Space tech helps monitor drinking water for 43m Americans
Barcelona startup Sateliot – which offers 5G IoT satellite connectivity from space – has joined forces with Gospace Labs to help regulate the quality of drinking water in wells located throughout North America.
Go Space will connect its IoT solution water quality testing kit, Meratch, to Sateliot’s 5G networks, so that it can function as an early warning system.
A surprising amount of US residents (43 million) rely on private wells as their primary source of drinking water, including regions such as Florida, the Great Lakes region and the Carolinas as well as pockets in California.
Problems can occur when supplies are compromised because of natural disasters such as floods or water contamination. In 2018, the USGS found traces of contaminants in 20% of US private wells.
Meratch claims to monitor the presence of contaminants in water by measuring pH acidity levels and temperature as well as water flow when deployed in selected measurement points such as bridges.
When unusual situations occur the firm’s system is able to send a notification serving as an early warning system in case of upcoming floods or possible water contamination. This is enabled via Sateliot’s low latency-narrowband network (LNN), 5G satellite constellation.
While Sateloit acknowledges that proprietary technology from legacy carriers can also provide this service, the firm claims to be able to provide this at a more “affordable” connectivity cost” – although the firm failed to offer a price comparison.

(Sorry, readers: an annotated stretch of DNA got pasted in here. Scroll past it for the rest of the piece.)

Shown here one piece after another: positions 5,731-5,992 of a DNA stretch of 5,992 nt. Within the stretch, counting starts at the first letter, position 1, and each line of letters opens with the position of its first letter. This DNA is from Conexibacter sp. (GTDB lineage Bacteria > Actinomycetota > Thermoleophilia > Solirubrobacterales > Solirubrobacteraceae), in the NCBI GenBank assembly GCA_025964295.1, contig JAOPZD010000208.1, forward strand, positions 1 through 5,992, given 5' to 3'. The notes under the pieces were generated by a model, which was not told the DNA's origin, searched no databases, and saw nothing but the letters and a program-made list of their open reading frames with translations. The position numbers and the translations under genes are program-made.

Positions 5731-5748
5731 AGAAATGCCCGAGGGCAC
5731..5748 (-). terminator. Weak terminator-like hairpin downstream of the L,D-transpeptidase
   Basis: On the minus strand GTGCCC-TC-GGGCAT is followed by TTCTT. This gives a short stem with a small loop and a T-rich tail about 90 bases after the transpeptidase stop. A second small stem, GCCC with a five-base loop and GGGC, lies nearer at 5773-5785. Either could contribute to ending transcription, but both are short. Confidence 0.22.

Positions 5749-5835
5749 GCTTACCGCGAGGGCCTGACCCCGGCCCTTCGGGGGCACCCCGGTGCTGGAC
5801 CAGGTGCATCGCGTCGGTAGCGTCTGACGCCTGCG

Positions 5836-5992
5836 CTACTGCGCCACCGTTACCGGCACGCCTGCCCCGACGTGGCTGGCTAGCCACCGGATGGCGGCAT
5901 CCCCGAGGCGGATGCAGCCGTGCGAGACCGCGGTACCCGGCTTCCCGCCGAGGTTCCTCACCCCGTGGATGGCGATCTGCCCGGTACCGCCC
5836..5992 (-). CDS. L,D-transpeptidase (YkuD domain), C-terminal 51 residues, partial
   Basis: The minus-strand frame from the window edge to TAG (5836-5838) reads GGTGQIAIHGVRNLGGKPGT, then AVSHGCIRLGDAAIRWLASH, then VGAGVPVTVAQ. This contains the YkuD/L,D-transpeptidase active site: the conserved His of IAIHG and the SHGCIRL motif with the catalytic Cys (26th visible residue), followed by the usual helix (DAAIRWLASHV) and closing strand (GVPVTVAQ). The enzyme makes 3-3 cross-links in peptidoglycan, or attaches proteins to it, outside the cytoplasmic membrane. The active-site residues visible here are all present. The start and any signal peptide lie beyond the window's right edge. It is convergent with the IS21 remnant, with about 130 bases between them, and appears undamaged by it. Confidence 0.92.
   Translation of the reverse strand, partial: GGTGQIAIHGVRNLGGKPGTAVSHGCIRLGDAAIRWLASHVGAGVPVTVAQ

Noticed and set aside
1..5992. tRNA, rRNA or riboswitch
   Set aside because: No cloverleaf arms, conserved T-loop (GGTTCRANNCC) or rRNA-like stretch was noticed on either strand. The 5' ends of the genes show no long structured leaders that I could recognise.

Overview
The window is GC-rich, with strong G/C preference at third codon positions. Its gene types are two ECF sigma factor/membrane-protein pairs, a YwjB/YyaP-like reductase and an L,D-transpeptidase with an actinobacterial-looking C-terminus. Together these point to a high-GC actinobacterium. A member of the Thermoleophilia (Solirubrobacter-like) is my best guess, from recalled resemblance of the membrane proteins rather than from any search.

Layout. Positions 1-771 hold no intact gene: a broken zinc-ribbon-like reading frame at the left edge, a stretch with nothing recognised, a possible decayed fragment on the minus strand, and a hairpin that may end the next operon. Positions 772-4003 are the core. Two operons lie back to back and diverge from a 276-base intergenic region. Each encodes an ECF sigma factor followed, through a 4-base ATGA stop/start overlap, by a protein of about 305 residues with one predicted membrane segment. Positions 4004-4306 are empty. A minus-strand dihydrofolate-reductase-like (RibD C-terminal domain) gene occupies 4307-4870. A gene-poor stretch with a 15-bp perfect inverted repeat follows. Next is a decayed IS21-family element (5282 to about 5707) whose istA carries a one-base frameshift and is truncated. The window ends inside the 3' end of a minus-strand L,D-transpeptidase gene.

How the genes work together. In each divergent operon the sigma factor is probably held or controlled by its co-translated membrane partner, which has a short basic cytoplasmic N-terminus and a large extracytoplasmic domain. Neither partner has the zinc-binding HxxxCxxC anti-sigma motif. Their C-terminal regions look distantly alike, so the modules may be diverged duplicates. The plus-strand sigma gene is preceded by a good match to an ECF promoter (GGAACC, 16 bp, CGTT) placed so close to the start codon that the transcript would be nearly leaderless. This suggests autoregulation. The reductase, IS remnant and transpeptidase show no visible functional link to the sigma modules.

Pavol Turcina, Gospace Labs CEO added: “With Sateliot’s nanosatellite constellation, we can guarantee that data retrieved from Meratch sensors is up-to-date, accurate and available worldwide.
“Because our sensors are already capable of connecting Sateliot’s NTN without any hardware modifications, Meratch can work seamlessly to both cellular and satellite networks at a very affordable cost”.
Sateliot’s CEO, the Spanish technology entrepreneur Jaume Sanpera, has said that the aim of the firm is provide connectivity in areas that traditional networks can’t reach, which in this case, applies to around 15% of the US’s population that rely on private wells.
Last year the satellite telco operator announced that one of its nanosatellite would be caried on one of Elon Musk’s SpaceX Falcon 9 rockets in the first quarter of 2023, with the aim of launching four more by the end of next year.
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